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UNICEF seeks more investments in education for African children

by Haruna Gimba
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By Muhammad Amaan

United Nations Children’s Fund (UNICEF) said massive investments in basic education for African children are required to help the continent realise its long-term transformation agenda.

Etleza Kadili, UNICEF regional director for Eastern and Southern Africa, said in a statement issued in Nairobi, the Kenyan capital ahead of the Day of the African Child that will be marked Sunday.

It said education financing on the continent remains dismal.

It added that less than one in five countries have dedicated 20 per cent of their public budgets to enhancing foundational skills for their children.

“To ensure prosperity in Africa we urgently need to see a continental revolution where commitments are turned into concrete action so children can attain the foundational skills necessary for them to progress to higher forms of education.”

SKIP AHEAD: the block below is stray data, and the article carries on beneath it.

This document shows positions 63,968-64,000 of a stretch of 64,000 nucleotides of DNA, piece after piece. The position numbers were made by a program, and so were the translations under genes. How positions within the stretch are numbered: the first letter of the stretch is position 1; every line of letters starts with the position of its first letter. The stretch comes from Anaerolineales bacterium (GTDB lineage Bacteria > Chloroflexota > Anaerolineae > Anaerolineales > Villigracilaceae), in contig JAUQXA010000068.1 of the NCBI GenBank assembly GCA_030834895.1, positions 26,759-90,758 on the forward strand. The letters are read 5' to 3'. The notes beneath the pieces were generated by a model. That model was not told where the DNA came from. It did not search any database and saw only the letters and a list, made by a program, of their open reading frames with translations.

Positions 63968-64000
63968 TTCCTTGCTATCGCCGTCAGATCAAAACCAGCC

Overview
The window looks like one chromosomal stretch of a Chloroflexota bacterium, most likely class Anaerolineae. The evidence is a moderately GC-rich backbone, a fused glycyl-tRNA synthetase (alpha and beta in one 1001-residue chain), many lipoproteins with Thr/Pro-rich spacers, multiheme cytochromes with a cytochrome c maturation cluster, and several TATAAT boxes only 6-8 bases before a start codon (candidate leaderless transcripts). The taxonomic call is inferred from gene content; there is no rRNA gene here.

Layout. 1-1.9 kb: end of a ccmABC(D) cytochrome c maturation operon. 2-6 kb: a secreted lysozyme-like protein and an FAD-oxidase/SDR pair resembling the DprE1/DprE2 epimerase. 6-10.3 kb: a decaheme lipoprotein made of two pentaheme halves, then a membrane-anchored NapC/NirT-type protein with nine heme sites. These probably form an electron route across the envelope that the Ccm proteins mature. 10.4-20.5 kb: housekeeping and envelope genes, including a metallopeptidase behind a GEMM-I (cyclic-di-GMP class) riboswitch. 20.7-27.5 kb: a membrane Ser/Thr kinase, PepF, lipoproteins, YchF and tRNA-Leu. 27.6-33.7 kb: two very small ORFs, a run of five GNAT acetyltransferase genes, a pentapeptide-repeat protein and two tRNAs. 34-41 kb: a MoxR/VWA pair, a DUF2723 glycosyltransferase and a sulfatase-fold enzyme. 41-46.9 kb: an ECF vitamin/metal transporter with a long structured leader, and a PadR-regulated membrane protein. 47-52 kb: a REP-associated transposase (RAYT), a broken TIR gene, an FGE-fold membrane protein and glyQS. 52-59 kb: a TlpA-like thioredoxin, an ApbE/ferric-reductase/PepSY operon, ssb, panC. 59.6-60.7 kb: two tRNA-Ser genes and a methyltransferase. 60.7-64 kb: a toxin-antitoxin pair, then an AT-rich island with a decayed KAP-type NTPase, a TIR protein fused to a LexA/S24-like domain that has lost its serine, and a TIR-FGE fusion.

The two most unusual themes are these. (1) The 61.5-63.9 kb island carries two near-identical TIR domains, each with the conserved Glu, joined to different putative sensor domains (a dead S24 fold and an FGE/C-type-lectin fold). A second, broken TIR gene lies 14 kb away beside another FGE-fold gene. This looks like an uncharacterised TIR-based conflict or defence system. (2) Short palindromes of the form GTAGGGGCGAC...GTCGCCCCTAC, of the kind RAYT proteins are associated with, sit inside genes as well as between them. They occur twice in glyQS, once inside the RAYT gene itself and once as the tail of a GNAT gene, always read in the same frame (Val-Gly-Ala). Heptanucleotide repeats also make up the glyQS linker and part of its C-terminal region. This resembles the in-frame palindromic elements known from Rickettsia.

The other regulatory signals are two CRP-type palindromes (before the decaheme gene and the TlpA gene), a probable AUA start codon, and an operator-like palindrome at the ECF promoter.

The theme of the 2024 Day of the African Child, which is observed annually on June 16, will be “Education for all children in Africa: the time is now,” underscoring the urgency to realise universal childhood literacy in the continent.

UNICEF said in spite of its role in building human capital to propel Africa’s growth, education financing in the continent has slackened, preventing millions of children from acquiring the basic literacy and skills that they require to thrive.

In spite of significant efforts by African governments over the last decade to boost primary and secondary school enrolment, schools continue to lack basic amenities, are overcrowded, and have insufficient teachers, according to UNICEF.

The UN agency noted that four out of every five African children aged 10 years are unable to read and understand a simple written text, highlighting the dismal learning outcomes on the continent.

UNICEF estimates that about $183 billion are required annually to support children’s education in Africa and achieve the Sustainable Development Goal on education.

However, available resources currently stand at $106 billion, leaving a financing gap of over 40 per cent.

The agency further noted that African governments spend around two per cent of their education budgets on pre-primary education, while 20 per cent is allocated to tertiary learning.

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